The economy is expected to remain in a deep recession this year as political noise has delayed fiscal adjustment and stalled much-needed reforms. While interim President Michel Temer has made some steps forward with reform legislation, it remains to be seen whether he has the support needed to pass bills through Brazil’s divided Congress. FocusEconomics panelists see the economy contracting 3.3% in 2016, which is up 0.1 percentage points from last month’s forecast. For 2017, the panel sees the economy starting to recover meekly and growing 0.9%.
COLOMBIA | Government and rebels reach historic end to hostilities
Colombia’s economy slowed in the first quarter of the year. The country experienced a shock to its current account last year when oil prices collapsed, leaving the country with an unsustainable external imbalance. However, in the first quarter, exports picked up while imports dropped, which took some pressure off the current account deficit. This is partly due to increased activity in recently-refurbished refineries that are ramping up production, which is exhibited by recent improvements in industrial production and exports. Meanwhile, an historic end to the 50-year-long hostilities between the government and the FARC rebel group was reached when President Juan Manuel Santos singed a ceasefire agreement with rebel leaders on 24 June. All indications suggest the nascent peace deal will result in the full cessation of hostilities, which could open up large parts of the country to government and business investment, particular in the oil rich regions.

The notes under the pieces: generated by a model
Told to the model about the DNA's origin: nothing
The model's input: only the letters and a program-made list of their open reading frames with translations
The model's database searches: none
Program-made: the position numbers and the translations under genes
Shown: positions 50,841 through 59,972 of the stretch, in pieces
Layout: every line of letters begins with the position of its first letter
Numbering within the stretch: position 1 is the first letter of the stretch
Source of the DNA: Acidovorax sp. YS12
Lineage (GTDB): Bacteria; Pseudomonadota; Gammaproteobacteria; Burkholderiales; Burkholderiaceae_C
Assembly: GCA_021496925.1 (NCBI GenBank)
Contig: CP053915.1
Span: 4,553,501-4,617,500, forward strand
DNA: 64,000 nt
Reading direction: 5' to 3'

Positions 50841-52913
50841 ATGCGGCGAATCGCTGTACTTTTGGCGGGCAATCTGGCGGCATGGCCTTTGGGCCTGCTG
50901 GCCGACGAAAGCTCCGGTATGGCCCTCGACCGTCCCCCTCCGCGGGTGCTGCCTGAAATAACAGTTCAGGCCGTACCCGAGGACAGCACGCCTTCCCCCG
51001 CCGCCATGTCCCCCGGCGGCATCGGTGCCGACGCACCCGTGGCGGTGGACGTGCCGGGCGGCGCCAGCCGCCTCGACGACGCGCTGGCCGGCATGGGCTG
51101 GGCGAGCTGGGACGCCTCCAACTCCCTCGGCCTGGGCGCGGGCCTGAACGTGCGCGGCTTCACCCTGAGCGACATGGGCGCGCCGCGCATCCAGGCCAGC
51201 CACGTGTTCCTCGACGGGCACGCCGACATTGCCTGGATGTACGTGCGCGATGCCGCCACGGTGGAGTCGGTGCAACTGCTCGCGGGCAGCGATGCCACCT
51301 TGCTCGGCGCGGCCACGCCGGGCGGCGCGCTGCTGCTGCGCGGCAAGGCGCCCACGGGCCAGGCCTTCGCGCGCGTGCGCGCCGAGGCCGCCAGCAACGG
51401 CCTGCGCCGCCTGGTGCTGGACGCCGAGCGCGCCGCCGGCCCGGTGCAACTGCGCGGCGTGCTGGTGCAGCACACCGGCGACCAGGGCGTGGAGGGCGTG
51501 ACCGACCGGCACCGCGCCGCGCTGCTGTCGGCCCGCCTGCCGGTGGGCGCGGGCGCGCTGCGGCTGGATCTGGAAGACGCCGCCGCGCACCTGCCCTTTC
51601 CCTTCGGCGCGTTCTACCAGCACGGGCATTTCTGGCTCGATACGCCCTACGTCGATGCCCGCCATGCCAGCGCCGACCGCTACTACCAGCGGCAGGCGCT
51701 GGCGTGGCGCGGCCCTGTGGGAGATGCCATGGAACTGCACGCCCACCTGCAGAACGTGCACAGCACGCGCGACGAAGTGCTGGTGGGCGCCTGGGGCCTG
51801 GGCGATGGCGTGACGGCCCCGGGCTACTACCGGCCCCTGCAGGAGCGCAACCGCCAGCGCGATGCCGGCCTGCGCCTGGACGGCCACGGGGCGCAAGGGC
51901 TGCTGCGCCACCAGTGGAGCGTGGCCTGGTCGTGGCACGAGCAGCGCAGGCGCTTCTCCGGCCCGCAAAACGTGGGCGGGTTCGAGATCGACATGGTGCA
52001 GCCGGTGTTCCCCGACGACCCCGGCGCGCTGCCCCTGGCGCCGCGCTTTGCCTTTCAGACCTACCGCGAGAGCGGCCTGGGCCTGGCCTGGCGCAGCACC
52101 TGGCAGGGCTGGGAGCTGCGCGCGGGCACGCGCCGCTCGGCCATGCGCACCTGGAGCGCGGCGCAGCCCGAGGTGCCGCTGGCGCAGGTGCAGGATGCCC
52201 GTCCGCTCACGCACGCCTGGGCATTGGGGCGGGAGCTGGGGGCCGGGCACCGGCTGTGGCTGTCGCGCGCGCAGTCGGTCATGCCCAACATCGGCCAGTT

Although prices for hydrocarbons, which make up nearly 70% of Colombia’s exports, are expected to continue to increase steadily, the effects of last year’s drop in prices have persisted into this year. Analysts expect the economy to grow 2.3% in 2016, which is down 0.1 percentage points from last month’s forecast. For 2017, the panel projects economic growth of 3.0%.
MEXICO | Lack of traction in manufacturing sends signals of slowdown
Following solid growth in Q1, Mexico’s economy is expected to have shifted to a lower gear in Q2. A lack of traction in the manufacturing sector is partly responsible for the slowdown in Q2 with no visible signs of a pick-up any time soon. Healthy consumer fundamentals—such as growing employment, rising real wages and remittances increasing at a healthy pace—continue to suggest that private consumption remained strong in Q2. However, the bad news in the manufacturing sector seems to suggest that economic growth is fragile and underlines the fact that Mexico is unable to sustain significant growth rates. Shortly after the United Kingdom announced that citizens had voted to abandon the EU, Mexico’s Ministry announced MXN 31.8 billion (USD 1.7 billion) in budget cuts in response to expected volatility resulting from Brexit. Unlike the last cut in February, this one will not affect PEMEX and will fall almost entirely on current spending, with the objective of maintaining the government’s fiscal deficit target of 3.0% of GDP this year.